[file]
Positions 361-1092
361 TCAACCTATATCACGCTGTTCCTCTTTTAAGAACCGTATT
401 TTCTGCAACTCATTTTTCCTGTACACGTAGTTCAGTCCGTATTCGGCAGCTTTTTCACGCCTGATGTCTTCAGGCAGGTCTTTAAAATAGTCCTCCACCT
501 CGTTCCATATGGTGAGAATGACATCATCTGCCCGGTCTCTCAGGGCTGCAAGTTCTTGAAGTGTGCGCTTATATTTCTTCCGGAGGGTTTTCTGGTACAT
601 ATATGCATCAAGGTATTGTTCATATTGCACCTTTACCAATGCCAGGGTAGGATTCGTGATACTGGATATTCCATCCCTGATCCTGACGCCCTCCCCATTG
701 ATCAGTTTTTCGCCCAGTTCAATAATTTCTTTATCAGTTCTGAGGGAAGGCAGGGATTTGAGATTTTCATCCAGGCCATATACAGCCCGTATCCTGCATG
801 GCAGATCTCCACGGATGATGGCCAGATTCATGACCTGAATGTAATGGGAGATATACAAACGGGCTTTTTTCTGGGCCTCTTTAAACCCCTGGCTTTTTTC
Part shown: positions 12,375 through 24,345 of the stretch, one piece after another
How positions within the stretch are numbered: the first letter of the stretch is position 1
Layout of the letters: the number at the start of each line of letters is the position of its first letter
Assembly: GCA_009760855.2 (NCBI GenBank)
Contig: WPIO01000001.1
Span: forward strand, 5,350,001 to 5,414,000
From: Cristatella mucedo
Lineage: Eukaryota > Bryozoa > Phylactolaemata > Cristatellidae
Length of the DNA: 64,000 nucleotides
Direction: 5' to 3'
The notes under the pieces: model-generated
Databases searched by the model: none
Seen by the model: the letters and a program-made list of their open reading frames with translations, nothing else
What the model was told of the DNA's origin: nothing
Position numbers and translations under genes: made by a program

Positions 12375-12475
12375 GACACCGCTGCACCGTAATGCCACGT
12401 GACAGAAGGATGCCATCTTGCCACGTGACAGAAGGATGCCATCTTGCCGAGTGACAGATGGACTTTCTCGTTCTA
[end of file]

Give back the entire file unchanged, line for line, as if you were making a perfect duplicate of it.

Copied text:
Positions 361-1092
361 TCAACCTATATCACGCTGTTCCTCTTTTAAGAACCGTATT
401 TTCTGCAACTCATTTTTCCTGTACACGTAGTTCAGTCCGTATTCGGCAGCTTTTTCACGCCTGATGTCTTCAGGCAGGTCTTTAAAATAGTCCTCCACCT
501 CGTTCCATATGGTGAGAATGACATCATCTGCCCGGTCTCTCAGGGCTGCAAGTTCTTGAAGTGTGCGCTTATATTTCTTCCGGAGGGTTTTCTGGTACAT
601 ATATGCATCAAGGTATTGTTCATATTGCACCTTTACCAATGCCAGGGTAGGATTCGTGATACTGGATATTCCATCCCTGATCCTGACGCCCTCCCCATTG
701 ATCAGTTTTTCGCCCAGTTCAATAATTTCTTTATCAGTTCTGAGGGAAGGCAGGGATTTGAGATTTTCATCCAGGCCATATACAGCCCGTATCCTGCATG
801 GCAGATCTCCACGGATGATGGCCAGATTCATGACCTGAATGTAATGGGAGATATACAAACGGGCTTTTTTCTGGGCCTCTTTAAACCCCTGGCTTTTTTC
Part shown: positions 12,375 through 24,345 of the stretch, one piece after another
How positions within the stretch are numbered: the first letter of the stretch is position 1
Layout of the letters: the number at the start of each line of letters is the position of its first letter
Assembly: GCA_009760855.2 (NCBI GenBank)
Contig: WPIO01000001.1
Span: forward strand, 5,350,001 to 5,414,000
From: Cristatella mucedo
Lineage: Eukaryota > Bryozoa > Phylactolaemata > Cristatellidae
Length of the DNA: 64,000 nucleotides
Direction: 5' to 3'
The notes under the pieces: model-generated
Databases searched by the model: none
Seen by the model: the letters and a program-made list of their open reading frames with translations, nothing else
What the model was told of the DNA's origin: nothing
Position numbers and translations under genes: made by a program

Positions 12375-12475
12375 GACACCGCTGCACCGTAATGCCACGT
12401 GACAGAAGGATGCCATCTTGCCACGTGACAGAAGGATGCCATCTTGCCGAGTGACAGATGGACTTTCTCGTTCTA